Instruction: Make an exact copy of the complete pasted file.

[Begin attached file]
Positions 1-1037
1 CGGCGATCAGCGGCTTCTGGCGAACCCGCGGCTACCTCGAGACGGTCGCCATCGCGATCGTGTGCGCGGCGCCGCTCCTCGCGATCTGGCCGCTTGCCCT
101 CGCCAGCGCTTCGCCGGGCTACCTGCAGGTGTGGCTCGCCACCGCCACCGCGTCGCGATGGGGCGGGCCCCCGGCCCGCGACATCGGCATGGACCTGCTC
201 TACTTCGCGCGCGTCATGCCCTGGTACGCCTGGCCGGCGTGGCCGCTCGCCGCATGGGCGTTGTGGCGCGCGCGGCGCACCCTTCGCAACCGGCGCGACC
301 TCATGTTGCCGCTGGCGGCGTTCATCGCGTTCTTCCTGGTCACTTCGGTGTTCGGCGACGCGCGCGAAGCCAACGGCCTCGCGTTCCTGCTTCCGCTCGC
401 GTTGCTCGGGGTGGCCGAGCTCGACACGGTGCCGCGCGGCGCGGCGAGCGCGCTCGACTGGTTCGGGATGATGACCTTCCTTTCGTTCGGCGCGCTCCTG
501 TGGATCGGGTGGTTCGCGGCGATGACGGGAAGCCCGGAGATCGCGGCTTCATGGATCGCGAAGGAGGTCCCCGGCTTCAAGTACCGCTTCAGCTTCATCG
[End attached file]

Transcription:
Positions 1-1037
1 CGGCGATCAGCGGCTTCTGGCGAACCCGCGGCTACCTCGAGACGGTCGCCATCGCGATCGTGTGCGCGGCGCCGCTCCTCGCGATCTGGCCGCTTGCCCT
101 CGCCAGCGCTTCGCCGGGCTACCTGCAGGTGTGGCTCGCCACCGCCACCGCGTCGCGATGGGGCGGGCCCCCGGCCCGCGACATCGGCATGGACCTGCTC
201 TACTTCGCGCGCGTCATGCCCTGGTACGCCTGGCCGGCGTGGCCGCTCGCCGCATGGGCGTTGTGGCGCGCGCGGCGCACCCTTCGCAACCGGCGCGACC
301 TCATGTTGCCGCTGGCGGCGTTCATCGCGTTCTTCCTGGTCACTTCGGTGTTCGGCGACGCGCGCGAAGCCAACGGCCTCGCGTTCCTGCTTCCGCTCGC
401 GTTGCTCGGGGTGGCCGAGCTCGACACGGTGCCGCGCGGCGCGGCGAGCGCGCTCGACTGGTTCGGGATGATGACCTTCCTTTCGTTCGGCGCGCTCCTG
501 TGGATCGGGTGGTTCGCGGCGATGACGGGAAGCCCGGAGATCGCGGCTTCATGGATCGCGAAGGAGGTCCCCGGCTTCAAGTACCGCTTCAGCTTCATCG